The Very Best Resolution You Can Make This Year
A few years ago, I noticed in my research that wholehearted people—my term for men and women with the courage to be vulnerable and live their lives "all in"—shared something else, too: They goofed off. They spent time doing things that to me seemed frivolous, like gardening and reading. I couldn't really wrap my head around it—were they slackers? Then one day, while I watched my kids jump on the trampoline in our backyard, it hit me: Wholehearted adults play.
Researcher Stuart Brown, MD, describes play as time spent without purpose. To me this sounds like the definition of an anxiety attack. I feel behind if I'm not using every last moment to be productive, whether that means working, cleaning the house or taking my son to baseball practice. But I can't ignore what the research (mine and others') tells us: Play—doing things just because they're fun and not because they'll help achieve a goal—is vital to human development. Brown believes that play is at the core of creativity and innovation. Play can mean snorkeling, scrapbooking or solving crossword puzzles; it's anything that makes us lose track of time and self-consciousness, creating the clearing where ideas are born.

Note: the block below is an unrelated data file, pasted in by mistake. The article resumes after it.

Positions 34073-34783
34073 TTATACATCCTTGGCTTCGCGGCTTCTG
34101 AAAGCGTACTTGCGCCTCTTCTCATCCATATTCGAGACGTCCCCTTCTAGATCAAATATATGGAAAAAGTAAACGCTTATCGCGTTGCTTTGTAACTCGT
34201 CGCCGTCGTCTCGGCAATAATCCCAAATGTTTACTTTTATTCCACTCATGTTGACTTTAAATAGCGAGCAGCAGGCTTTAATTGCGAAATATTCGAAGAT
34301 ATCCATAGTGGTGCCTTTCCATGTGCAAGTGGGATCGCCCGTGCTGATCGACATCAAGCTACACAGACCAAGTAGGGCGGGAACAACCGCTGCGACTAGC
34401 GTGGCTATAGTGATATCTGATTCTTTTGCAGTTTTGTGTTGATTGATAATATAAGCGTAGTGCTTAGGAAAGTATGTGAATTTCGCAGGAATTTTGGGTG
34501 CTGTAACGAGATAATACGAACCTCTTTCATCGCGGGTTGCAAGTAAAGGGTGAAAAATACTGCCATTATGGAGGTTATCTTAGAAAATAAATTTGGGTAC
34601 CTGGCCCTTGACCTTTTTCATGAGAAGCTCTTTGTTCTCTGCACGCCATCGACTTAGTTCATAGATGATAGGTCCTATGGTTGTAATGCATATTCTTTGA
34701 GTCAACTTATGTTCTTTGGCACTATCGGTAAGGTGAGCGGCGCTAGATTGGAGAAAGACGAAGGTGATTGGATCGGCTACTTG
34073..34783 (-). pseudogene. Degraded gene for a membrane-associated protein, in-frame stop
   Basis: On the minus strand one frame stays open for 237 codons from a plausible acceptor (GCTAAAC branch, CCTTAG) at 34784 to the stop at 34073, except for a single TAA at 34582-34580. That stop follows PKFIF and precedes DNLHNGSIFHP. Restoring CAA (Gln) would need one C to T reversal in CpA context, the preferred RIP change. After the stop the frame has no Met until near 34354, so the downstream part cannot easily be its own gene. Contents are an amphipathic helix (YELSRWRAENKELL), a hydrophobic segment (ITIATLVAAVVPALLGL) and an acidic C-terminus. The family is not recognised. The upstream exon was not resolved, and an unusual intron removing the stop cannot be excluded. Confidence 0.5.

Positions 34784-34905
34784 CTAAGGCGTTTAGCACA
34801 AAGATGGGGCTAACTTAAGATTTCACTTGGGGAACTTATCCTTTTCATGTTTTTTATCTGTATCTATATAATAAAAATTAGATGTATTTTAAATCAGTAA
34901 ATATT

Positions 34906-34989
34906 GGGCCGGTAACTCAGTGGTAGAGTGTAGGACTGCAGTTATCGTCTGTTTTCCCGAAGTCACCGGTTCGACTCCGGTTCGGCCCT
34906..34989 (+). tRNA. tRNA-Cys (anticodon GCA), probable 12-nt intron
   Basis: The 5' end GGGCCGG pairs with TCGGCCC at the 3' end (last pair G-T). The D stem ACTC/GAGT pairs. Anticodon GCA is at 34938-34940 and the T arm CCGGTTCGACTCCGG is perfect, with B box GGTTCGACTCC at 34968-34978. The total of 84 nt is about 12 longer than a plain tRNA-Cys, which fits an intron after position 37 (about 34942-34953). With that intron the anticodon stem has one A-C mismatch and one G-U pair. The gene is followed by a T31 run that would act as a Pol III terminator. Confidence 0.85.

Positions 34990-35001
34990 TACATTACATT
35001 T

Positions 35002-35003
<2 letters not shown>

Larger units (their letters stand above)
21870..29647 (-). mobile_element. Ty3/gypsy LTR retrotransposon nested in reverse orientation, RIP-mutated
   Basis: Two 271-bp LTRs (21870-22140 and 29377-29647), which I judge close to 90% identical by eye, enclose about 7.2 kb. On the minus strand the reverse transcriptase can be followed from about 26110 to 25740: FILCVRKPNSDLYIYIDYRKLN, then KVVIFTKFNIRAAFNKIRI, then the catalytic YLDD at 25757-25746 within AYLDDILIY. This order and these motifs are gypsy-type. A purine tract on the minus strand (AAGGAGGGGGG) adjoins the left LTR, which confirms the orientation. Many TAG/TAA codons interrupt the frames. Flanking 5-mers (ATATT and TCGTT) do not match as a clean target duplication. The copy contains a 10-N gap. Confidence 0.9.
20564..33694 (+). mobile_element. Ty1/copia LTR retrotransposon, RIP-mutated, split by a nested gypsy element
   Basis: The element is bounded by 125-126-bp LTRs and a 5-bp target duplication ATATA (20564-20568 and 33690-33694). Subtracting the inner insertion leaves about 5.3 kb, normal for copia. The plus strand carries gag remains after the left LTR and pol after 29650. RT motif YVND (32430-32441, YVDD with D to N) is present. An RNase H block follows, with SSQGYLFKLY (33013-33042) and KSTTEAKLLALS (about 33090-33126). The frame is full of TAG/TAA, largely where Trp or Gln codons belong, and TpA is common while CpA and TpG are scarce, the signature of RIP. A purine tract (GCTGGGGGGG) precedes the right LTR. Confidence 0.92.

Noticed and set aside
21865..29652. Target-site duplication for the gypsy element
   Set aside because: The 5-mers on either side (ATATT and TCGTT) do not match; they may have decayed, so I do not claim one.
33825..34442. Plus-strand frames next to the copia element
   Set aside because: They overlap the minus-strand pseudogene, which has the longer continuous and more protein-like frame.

Which means it's a mistake to restrict play to vacations. In 2023, I hope you'll join me in resolving not to base your self-worth only on your productivity. It's playtime!
Create a play list. Write down three activities you could do for hours on end. Mine are reading, editing photos on my computer and playing Ping-Pong with my family.
Now carve out time on your calendar. Even when I'm busiest, I schedule unstructured time. It's important to protect playtime the way you protect work, church or PTA meetings.
Play well with others. When my husband and kids made their own play lists, we realized that our usual vacations, which involved sightseeing, weren't really anyone's idea of play. So now we go places where we can hike, swim and play cards—things that make us all our most silly, creative and free-spirited selves.
Brené Brown, PhD, is the author of Daring Greatly (Gotham Books).